Recently, new porous carbon materials have been developed utilizing the natural porousstructures of some plant matters. The carbon materials are manufactured by mixing with a phenol resin, pressure forming, drying, and then carbonizing at 900°C. The authors have been studied the carbon material made from the defatted rice bran (RB carbon). However, the RB carbon includes some deliquescent components, and therefore has large hygroscopic expansion and large reduction of the mechanical strengths under wet and aquatic conditions. The low water resistance is associated with the inorganic components of P and K in the rice bran. In contrast, the rice hull does not contain such inorganic components. In this study, the authors proposed the production of the water-resistant rice-hull silica carbon (RHS carbon) from the rice hull and the correcting methods of the low water resistance for the RB carbon. The RHS carbon has low hygroscopic expansion and no reduction of the compressive strengths under aquatic conditions.
In this study, the seismic response characteristics of steel pier subjected to earthquake load are clarified by the time-history elasto-plastic response analysis method. And a seismic reliability evaluation method of steel pier considering the energy absorption performance is proposed. Through of some numerical calculations, the relationship between the energy absorption performance and damage index is examined, and then both effects of the geometrical shape and the flexural stiffness of longitudinal stiffeners on the seismic reliability index of steel pier are evaluated.
Effects of frequency and stroke on the running-in process were investigated on steels with an SRV tester by varying frequency and stroke under the same average velocity. A reciprocating bearing steel ball (SUJ2) was slid against a disc of plain carbon steel (S35C). As lubricant, paraffin base oil and DBDS (Dibenzyl Disulfide)-added oil were used. At higher frequency and smaller stroke the coefficient of friction fluctuated at the stage of initial friction but settled down to a steady friction in base oil. At lower frequency and larger stroke, the coefficient of friction continued to fluctuate, which resulted in a larger wear. The addition of DBDS significantly lowered the coefficient of friction independent of stroke. However, the wear was larger at lower frequency and larger stroke in DBDS-added oil. On the other hand, higher frequency increased the number of reciprocating contacts between specimens under a constant average velocity and it promoted the oxide film formation, which contributed to the decrease in wear.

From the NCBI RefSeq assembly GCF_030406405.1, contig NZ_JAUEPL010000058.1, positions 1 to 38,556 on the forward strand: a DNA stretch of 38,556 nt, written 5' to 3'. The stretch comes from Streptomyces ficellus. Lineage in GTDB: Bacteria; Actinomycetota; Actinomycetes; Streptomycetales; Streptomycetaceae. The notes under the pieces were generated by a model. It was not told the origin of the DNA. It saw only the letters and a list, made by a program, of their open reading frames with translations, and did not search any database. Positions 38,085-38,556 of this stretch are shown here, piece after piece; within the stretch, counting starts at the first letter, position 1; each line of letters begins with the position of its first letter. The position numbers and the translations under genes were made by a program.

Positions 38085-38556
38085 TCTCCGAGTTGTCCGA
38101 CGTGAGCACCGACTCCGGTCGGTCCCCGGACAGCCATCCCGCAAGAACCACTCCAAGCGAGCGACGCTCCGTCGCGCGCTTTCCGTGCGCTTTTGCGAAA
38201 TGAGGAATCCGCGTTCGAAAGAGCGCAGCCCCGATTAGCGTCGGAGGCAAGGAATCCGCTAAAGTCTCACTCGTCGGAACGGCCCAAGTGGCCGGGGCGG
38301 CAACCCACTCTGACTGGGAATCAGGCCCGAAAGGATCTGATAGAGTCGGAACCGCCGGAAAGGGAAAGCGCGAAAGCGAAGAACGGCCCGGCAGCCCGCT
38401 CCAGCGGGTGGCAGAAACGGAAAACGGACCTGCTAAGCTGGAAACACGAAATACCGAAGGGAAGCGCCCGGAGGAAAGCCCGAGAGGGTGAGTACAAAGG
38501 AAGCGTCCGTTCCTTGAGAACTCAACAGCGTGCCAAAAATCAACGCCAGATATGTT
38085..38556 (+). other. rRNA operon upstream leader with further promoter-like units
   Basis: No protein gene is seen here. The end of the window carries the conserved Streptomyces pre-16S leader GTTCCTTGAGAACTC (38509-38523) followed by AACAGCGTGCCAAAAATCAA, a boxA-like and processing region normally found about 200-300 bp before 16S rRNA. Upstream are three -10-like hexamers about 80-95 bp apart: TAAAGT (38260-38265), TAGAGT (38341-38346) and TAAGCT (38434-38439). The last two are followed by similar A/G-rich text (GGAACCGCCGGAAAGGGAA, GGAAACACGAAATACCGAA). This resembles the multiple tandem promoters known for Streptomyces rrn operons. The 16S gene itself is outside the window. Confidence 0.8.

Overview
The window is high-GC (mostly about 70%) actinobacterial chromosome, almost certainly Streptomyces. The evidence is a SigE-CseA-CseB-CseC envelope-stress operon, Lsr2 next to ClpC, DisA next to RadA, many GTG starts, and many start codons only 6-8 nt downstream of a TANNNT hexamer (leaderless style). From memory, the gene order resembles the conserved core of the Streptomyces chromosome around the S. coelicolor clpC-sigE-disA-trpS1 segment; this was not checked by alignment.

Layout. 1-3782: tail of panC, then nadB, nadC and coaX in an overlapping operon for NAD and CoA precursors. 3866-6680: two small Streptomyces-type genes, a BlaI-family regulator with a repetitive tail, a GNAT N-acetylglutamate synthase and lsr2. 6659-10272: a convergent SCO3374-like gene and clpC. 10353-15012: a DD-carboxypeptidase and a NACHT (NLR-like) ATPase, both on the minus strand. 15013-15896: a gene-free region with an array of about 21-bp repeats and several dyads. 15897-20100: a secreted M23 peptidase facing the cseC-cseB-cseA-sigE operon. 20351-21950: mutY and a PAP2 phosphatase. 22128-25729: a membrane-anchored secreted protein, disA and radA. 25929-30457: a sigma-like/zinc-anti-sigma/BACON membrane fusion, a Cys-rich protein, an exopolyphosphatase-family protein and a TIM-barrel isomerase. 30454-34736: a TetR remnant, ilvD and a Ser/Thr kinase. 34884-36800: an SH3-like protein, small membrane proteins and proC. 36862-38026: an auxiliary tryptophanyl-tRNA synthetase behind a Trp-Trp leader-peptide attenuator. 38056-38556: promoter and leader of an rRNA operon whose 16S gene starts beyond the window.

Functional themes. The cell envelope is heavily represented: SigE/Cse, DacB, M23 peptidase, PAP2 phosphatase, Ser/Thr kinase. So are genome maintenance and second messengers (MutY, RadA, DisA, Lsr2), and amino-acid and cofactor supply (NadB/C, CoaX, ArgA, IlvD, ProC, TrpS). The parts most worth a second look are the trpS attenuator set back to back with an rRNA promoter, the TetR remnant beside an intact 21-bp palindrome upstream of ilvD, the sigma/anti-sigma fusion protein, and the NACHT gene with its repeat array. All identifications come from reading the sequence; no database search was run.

A micrometer-scale thermopile formed on Si substrate using a photolithography technique combined with laser-beam machining is described. Initially, the surface of an 11-mm-square and 0.3-mm-thick Si substrate was oxidized to grow a SiO2 thin-film. A 300-μm-long, 100-μm-wide and 0.5-μm-thick SiO2 air bridge was then formed on the Si substrate using a photolithography technique. Next, copper and constantan were evaporated in layers on the middle of the air bridge. This evaporated thin film functioned as a type-T thermocouple. Then, in order to improve the sensitivity of the thermocouple, three of the type-T thin-film thermocouples were shaped by cutting the evaporated film into three regions using a laser-beam machining technique. Finally, the thermopile was completed by connecting the three thermocouples in series, locating their hot junctions on the center of the air bridge and cold junctions on the pad areas used as electrodes. Because the heat capacity and the heat dissipation of the hot junction areas differ from those of the cold junction area, a temperature difference occurs between the hot and cold junctions when the thermopile receives radiation. This temperature difference generates a thermo-electromotive force between the cold and hot junctions, which is a measure of the intensity of the incident radiation. Due to a small heat capacity combined with a relatively large radiation reception area, the time-constant of this type of thermopile for light-illumination was found to be less than 1 ms, which was more than ten times faster than that of conventional thermopiles presently on the market.